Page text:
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What is Specialty Coffee and why is it so exciting in Maine?

Updated: Nov 18, 2023


Image of a coffee roaster dumping hot, steaming beans into its cooling drum.

Did you know that there have been three “waves” of the coffee industry? This article explains what those waves are and how Specialty Coffee has played such a big role in the most recent wave.


Coffee saw its “first wave” when it started being mass produced at scale for a thirsty public. It was being harvested and sold as a commodity in bulk methods and means. The beans were often processed and roasted together from different regions and farms and the quality of the beans were not seen as important at that time. When the beans were roasted, they were being roasted quite dark to often mask imperfections in the beans*. Many coffee drinkers even equate many of their fond childhood memories of coffee to this commodity style coffee. For many, this is still what they think about when they think of how coffee tastes.


However, as companies started to see the value of quality over quantity there was a shift in how coffee was reaching most people. This shift has been called the “second wave” in the coffee industry. Consumer coffee shops were starting to look for creating a quality experience. Espresso-based drinks were becoming popular in shops and good quality coffee was starting to be seen as a luxury item.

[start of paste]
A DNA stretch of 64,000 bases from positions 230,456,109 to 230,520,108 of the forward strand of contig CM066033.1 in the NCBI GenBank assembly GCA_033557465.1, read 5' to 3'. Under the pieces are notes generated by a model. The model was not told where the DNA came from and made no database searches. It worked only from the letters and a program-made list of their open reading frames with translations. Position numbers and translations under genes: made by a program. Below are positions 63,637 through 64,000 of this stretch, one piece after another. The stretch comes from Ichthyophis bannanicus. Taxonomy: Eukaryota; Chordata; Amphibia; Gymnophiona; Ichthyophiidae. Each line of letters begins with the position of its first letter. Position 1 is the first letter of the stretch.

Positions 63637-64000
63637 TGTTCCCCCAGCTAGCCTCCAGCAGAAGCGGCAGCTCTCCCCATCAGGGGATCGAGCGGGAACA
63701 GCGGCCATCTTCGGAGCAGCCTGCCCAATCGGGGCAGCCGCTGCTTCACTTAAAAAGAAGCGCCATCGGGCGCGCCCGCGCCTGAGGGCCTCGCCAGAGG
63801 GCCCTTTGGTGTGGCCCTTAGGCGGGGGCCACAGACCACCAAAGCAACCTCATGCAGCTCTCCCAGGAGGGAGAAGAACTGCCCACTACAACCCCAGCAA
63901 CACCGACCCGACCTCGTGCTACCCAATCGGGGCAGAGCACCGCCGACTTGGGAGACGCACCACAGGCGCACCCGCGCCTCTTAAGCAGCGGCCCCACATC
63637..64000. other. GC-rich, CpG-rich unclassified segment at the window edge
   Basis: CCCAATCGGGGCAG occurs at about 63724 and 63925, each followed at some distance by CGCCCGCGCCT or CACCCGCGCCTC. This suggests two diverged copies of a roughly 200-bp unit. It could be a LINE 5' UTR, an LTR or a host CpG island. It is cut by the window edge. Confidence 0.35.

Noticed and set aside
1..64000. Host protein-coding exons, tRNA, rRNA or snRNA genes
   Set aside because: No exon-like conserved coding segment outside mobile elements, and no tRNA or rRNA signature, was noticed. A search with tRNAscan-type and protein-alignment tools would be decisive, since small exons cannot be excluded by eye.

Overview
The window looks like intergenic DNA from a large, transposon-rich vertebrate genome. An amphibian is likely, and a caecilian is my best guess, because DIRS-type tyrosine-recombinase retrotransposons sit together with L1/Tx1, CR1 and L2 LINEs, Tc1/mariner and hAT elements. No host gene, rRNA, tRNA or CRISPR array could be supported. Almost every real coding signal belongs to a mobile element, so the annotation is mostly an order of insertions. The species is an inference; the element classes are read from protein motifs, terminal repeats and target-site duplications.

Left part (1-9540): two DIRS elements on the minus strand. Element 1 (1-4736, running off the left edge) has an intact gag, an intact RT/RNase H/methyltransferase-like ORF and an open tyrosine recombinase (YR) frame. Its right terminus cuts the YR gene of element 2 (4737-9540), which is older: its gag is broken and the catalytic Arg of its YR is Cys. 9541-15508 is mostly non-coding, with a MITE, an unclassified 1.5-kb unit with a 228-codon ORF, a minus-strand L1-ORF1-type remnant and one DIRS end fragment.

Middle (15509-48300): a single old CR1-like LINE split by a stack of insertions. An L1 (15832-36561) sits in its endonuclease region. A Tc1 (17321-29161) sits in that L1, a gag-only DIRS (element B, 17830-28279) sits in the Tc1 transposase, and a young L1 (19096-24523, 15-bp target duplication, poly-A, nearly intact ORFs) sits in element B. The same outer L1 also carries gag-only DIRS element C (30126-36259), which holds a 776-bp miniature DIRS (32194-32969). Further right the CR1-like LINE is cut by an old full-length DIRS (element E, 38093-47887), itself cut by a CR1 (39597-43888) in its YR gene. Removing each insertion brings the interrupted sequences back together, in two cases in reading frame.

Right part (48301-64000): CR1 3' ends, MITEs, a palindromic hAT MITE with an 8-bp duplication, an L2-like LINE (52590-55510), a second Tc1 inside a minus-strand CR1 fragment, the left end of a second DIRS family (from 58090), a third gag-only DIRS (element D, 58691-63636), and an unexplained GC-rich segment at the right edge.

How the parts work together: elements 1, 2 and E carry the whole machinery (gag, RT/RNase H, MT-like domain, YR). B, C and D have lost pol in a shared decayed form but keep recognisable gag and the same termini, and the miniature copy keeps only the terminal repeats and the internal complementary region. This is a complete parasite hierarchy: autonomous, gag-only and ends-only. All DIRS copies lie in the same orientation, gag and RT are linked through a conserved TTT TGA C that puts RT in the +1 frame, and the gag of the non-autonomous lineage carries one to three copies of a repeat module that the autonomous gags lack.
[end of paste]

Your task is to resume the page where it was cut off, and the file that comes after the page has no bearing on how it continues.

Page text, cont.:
In the early 2000’s a “third wave” movement was beginning to happen in some areas of the country and quality was being put in the forefront. Single-origin coffees grew in popularity as they were being seen as having significant character and roasters began developing their roasts to best accentuate these flavors. With all of this excitement around the flavors of coffee, the culture of coffee was exploding! Small-batch roasters and independent coffee shops were becoming more popular and prevalent with popular TV shows being set in coffee shops. Coffee shops and roasters were beginning to put an emphasis on the sensory experience of coffee much like wine tasting. The overall expertise in the field of coffee was becoming more prevalent at all levels with baristas becoming excellent in their craft of making coffee. The Barista World Championships was born in 2000 and the excitement around what could be done with coffee has been growing year after year.


We’re still seeing the excitement of the third wave to this day and Maine has become one of the up and coming hubs of small-batch, and even larger scale, roaster states with a focus on quality. With there being over 60 Maine roasters as of mid-2023 we are seeing a blooming of great coffee being made by great people. The coffee culture and community in Maine is growing and we hope you get out there and enjoy it!



*It should be noted that not all darkly roasted beans are lower in quality. Coffee roasters intentionally roast quality beans to accentuate some of the darker chocolatey, tobacco-like, and other earthy flavors that can come from a darker roast style.

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